The best of EcoWatch, right in your inbox. Sign up for our email newsletter!
200+ Groups Call on Senate to Reject 'Pesticide Industry Loyalist' as USDA's Top Scientist
By Andrea Germanos
Denouncing his "strong ties to corporate agribusiness and pesticide companies," more than 240 groups urged the Senate on Wednesday to reject the nomination of Scott Hutchins, President Donald Trump's pick for chief scientist at the U.S. Department of Agriculture (USDA).
"The election last week demonstrates that people across the country are tired of this administration's dangerous anti-science, pro-industry agenda," declared Tiffany Finck-Haynes, pesticides and pollinators program manager with Friends of the Earth. "We urge the Senate to listen to the American people and reject this pesticide industry loyalist who will put corporate profits over farmers, public health, and our environment."
If appointed Under Secretary of Agriculture for Research, Education, and Economics—a position with "broad implications for the future of American agricultural science and policy-making"—Hutchins would be the third Dow executive at the USDA, making the cozy relationship between the Trump administration and the agribusiness giant even more clear.
In a letter to Senate Agriculture Committee chairman Pat Roberts (R-Kan.) and ranking member Debbie Stabenow (D-Mich.), the massive coalition opposed to Hutchins warns that by appointing someone that "spent over 30 years of his career working at Dow Agro Sciences with a focus on pesticides," the Trump administration has once more demonstrated its willingness to put its "unhealthy relationship" with Dow Chemical ahead of the "health and safety of the American public and our environment."
The letter from the coalition—which includes ActionAid USA, Family Farm Defenders and Interfaith Worker Justice—states:
Scott Hutchins has a history of defending the toxic pesticide chlorpyrifos. In 2001, Hutchins expressed disappointment that Dow needed to limit uses of the pesticide, complaining that the Food Quality Protection Act (FQPA) put Dow's organophosphates under scrutiny.
Hutchins encourages growers to use pesticides, even when less toxic alternatives are available. In a 2006 presentation, Hutchins claimed, "Integrative Pest Management does/should NOT advocate avoidance of technology." While many practitioners of Integrative Pest Management view the practice as a way to significantly reduce synthetic pesticide use and utilize them as a "last resort," Hutchins has co-opted the term to encourage pesticide application.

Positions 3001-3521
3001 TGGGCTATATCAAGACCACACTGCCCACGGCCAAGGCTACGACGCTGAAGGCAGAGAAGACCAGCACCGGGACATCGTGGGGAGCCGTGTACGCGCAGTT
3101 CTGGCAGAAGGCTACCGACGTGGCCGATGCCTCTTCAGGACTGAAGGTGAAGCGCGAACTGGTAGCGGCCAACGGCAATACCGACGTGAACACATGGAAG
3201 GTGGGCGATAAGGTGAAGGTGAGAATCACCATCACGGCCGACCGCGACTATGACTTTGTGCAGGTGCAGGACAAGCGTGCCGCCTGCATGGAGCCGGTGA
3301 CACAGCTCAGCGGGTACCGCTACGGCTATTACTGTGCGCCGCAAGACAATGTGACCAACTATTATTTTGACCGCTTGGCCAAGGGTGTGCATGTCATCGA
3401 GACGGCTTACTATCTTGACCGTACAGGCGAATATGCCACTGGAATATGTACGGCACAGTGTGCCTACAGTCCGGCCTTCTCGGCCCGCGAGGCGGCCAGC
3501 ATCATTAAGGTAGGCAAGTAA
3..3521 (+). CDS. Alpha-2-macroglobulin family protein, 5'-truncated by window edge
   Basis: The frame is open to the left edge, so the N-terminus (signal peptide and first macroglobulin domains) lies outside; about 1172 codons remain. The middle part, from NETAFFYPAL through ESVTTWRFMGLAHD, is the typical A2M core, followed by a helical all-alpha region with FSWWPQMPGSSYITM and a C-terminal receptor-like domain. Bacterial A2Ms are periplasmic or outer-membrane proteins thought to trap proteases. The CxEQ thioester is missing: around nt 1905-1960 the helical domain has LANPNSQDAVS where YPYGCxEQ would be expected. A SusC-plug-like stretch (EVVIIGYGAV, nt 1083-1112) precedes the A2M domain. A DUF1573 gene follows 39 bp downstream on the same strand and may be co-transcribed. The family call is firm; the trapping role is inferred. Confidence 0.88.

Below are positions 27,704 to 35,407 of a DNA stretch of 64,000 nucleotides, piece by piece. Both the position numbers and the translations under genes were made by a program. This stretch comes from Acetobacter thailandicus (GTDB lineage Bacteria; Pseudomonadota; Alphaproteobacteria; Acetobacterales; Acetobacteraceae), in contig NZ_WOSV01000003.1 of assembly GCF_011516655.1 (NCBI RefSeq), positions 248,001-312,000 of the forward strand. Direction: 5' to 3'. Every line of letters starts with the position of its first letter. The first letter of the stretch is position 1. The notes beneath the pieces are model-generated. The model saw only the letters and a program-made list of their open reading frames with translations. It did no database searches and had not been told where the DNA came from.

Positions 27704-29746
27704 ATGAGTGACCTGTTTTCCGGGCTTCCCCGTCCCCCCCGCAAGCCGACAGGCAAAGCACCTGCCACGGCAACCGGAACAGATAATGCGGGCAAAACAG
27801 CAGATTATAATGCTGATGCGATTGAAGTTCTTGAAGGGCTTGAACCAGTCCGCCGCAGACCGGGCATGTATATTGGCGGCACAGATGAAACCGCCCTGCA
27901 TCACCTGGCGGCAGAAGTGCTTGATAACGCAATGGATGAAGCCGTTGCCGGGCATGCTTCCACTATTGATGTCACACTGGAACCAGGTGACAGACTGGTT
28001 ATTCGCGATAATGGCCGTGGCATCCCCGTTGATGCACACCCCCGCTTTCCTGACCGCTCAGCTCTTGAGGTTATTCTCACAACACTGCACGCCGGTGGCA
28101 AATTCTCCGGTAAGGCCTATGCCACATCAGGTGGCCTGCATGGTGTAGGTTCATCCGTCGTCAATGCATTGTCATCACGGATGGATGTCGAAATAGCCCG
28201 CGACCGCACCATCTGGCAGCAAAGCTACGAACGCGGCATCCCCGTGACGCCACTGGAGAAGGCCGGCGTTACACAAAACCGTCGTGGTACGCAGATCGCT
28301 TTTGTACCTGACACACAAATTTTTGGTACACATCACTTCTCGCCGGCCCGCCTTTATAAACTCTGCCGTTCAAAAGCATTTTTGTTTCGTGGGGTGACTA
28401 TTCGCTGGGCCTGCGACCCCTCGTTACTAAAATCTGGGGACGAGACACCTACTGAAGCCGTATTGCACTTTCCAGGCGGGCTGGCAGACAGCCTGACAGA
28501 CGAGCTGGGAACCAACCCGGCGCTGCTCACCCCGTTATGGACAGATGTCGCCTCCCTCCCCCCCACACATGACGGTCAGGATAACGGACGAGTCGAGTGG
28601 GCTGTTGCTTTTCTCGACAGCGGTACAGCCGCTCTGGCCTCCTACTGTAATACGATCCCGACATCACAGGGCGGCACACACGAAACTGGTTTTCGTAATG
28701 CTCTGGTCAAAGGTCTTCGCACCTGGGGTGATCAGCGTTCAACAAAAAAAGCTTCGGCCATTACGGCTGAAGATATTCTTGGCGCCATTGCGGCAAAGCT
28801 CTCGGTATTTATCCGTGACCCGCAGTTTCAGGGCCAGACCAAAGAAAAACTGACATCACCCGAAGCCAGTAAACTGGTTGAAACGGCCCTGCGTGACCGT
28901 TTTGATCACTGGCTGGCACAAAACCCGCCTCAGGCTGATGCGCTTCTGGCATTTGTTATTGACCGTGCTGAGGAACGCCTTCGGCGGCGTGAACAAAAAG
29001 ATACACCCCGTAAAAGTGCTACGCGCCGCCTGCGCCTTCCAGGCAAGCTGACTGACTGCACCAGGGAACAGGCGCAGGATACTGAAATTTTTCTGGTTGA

"Should Scott Hutchins gain control of USDA's research programs," the letter continues, "he could use the agency's infrastructure and grant making to advance his harmful vision of chemical intensive agriculture under the guise of ecologically sustainable practices."
According to Jim Goodman, board president of the National Family Farm Coalition, one of the signatory groups, "In nominating Scott Hutchins to the position of Chief Scientist at USDA, the Trump Administration has, again, proven that they are more interested in promoting the agenda and profit of industrial agribusiness over scientific integrity, the protection of public health, and the well-being of farmers, farm workers, and rural communities."
The Senate Agriculture Committee announced Tuesday that Hutchins' hearing would be held Nov. 28.
Reposted with permission from our media associate Common Dreams.
EcoWatch Daily Newsletter
The federal government is looking into the details from the longest running oil spill in U.S. history, and it's looking far worse than the oil rig owner let on, as The New York Times reported.
By Tara Lohan
When armed militants with a grudge against the federal government seized the Malheur National Wildlife Refuge in rural Oregon back in the winter of 2016, I remember avoiding the news coverage. Part of me wanted to know what was happening, but each report I read — as the occupation stretched from days to weeks and the destruction grew — made me so angry it was hard to keep reading.
A searing heat wave has begun to spread across Europe, with Germany, France and Belgium experiencing extreme temperatures that are set to continue in the coming days.
In the 1980s, a Greenlandic subsistence hunter shot and killed a whale with bizarre features unlike any he had ever seen before. He knew something was unique about it, so he left its abnormally large skull on top of his toolshed where it rested until a visiting professor happened upon it a few years later.